Of Cinder & Bone, by Kyoko M. (2:00)

IOD score card

Today we see that character descriptions are supposed to be helpful and easy to read. Not mineralogical treatises.

What I gleaned about the story: Two scientists with gemstone fetishes exchange verbal banter. Presumably more will happen later.

Find this book on Amazon.

Note: This marks the beginning of a new series of reviews in which I’m dipping my toes into the world of free indie ebooks. All the usual IOD conditions and procedures apply, but for these books, instead of taking titles that have been submitted directly, I’m pulling books from the stream of either BookBub or FussyLibrarian email newsletters. The criteria are simple: I’m only taking books that are free, and I’m only taking ones with covers or blurbs that intrigue me. In addition to the usual IOD commentary, I’ll also be commenting on what aspect of the marketing caught my attention, and whether or not the book delivered on the promise of that initial appeal.

Note: In this case, I was drawn by the cover art. The text elements are a bit delicate, considering the imagery, and I’m not in love with the decorative corners, but the dragon art is strong, providing a good focal point upon which to imagine a story. The dragon looks fearsome and wild, and the title suggests that this will not be one of those cuddly, pet dragon yarns. My expectations are up and I’m ready for some carnage. Cover me. I’m going in.

Note: The book opens with a poem. Generally speaking, I ignore poems in fiction. Call me a Philistine if you like, but I need to be in an entirely different headspace when I’m reading poetry, and its incompatible with adventure prose, so I rarely even try. But it’s a common enough practice, so no WTF charged. I’ll just do my usual thing, sliding by with a brief glance at it.

WTF #1: Unexpected capitalization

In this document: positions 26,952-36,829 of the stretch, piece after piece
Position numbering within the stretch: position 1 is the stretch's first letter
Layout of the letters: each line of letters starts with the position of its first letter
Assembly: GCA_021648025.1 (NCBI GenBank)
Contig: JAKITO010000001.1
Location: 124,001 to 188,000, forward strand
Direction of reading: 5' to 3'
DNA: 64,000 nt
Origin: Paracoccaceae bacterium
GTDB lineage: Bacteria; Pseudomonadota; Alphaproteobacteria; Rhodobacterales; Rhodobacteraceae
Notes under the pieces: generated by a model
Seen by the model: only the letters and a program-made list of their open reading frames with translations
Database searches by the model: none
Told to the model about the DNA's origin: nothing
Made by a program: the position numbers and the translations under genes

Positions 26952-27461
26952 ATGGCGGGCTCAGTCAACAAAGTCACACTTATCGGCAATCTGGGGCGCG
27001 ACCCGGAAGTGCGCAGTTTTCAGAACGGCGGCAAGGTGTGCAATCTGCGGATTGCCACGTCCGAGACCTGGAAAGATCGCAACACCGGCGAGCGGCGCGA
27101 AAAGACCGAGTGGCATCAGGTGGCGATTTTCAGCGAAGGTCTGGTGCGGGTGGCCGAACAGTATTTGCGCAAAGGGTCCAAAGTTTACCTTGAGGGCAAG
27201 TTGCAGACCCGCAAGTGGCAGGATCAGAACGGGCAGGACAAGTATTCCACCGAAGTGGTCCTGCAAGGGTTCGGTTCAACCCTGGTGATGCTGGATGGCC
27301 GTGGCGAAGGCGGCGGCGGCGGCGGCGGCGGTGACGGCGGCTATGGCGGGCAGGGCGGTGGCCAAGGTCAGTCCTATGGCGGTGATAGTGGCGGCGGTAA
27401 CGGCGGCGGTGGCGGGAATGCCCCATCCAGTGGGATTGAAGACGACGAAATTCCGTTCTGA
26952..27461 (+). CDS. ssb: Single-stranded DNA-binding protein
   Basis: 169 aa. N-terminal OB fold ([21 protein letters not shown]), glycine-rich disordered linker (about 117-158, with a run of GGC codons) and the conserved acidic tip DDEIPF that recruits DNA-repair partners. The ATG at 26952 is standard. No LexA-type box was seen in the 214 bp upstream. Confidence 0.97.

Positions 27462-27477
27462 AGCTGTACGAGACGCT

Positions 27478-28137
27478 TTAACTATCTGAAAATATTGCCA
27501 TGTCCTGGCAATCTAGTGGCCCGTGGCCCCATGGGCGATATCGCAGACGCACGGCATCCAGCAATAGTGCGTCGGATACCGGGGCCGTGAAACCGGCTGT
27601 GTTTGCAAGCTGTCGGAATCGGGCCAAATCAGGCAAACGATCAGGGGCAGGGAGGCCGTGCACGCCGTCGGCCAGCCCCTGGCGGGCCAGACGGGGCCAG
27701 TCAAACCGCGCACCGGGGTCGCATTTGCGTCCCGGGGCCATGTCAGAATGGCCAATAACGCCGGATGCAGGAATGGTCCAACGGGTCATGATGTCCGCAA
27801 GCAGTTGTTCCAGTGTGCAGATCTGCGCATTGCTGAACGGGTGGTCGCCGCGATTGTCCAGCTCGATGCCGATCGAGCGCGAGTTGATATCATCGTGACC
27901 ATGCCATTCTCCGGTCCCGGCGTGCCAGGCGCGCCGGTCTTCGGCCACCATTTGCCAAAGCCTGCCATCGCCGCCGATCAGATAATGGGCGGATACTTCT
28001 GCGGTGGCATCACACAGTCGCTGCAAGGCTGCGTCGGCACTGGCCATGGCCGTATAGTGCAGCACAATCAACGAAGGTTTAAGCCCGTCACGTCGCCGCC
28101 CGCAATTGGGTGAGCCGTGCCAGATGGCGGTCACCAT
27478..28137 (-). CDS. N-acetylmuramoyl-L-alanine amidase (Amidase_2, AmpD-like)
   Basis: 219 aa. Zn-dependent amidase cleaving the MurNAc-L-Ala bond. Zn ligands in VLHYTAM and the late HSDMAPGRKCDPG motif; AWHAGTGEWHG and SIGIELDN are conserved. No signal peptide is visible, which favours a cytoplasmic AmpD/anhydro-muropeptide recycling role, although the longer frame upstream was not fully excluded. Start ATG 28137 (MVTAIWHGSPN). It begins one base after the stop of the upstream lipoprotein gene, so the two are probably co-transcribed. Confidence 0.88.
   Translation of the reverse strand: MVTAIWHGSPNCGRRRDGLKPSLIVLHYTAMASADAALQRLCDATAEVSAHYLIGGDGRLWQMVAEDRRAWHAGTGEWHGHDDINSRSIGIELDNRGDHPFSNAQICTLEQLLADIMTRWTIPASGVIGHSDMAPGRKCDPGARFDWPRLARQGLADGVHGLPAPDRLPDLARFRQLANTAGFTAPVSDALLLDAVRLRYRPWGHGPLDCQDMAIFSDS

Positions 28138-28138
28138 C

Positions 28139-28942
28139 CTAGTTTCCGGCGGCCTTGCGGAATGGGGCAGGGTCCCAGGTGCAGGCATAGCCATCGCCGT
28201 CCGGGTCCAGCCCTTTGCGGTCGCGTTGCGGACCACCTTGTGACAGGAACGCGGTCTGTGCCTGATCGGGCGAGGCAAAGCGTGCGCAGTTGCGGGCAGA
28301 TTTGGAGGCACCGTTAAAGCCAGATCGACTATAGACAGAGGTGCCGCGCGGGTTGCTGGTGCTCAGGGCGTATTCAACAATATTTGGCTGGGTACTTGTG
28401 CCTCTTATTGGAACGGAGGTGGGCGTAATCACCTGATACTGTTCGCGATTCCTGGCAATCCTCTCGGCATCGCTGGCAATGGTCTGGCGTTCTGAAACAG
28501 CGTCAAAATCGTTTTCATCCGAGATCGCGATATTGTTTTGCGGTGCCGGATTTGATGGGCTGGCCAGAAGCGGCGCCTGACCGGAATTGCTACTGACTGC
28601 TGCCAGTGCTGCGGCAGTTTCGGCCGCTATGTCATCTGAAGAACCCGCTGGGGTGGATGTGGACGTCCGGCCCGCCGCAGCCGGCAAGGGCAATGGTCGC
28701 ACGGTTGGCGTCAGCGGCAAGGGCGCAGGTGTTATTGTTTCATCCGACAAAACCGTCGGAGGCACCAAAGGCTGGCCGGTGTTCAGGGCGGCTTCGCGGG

Analysis: Have a look at the opening sentence: “I swear to Vishnu, if this doesn’t work, I’m going to stab you in the throat with a Pipette.”

I actually liked this line. Odd capitalization aside, it was an engaging way to meet the person who I assume is our POV character. That single line of dialogue tells me at once that he’s involved in something important, that he’s either frustrated or at least tense about it, and that he has a playful demeanor that tends toward hyperbole.

But when I hit the word “Pipette” (which no source I consulted treated as a proper noun) I stumbled. Why capitalized? Is it something other than the slender glass tube I normally associate with the word? Are we in some other world in which swords or kitchen forks or marshmallow-roasting-skewers were invented by Dr. Pipette? But no. As the scene continues, it seems clear we’re in a familiar kind of scientific laboratory. So the capital P appears to just be a typo. And having spent so much time trying to rationalize it, my immersion was clearly broken.

WTF #2: Obstructive description.

Analysis: To me, the purpose of a character description is to give the reader a quick sketch of who they’ll be spending their time with. Most readers don’t care much about the precise details, because they’ll be looking out from that face, not back at it from the outside. All that really matters is a quick sketch of the approximate shape. Male or female? Tall or short? Fat or skinny? And a quick note of any important physical features that might actually play a role in the story. A scar on his knee? Who cares? But if the entire leg is missing below that scar, maybe mention it.

But most importantly, the description should not slow me down. It’s like a sign on the highway about what city is coming next. Great info, thank you very much. But if I have to pull over and take out a reference manual to decode the city marker, I’ll be fuming. The same is true with orientation details at the start of a book. Readers are anxious to get into the meat of the story, so any barriers to that happening quickly had better be important.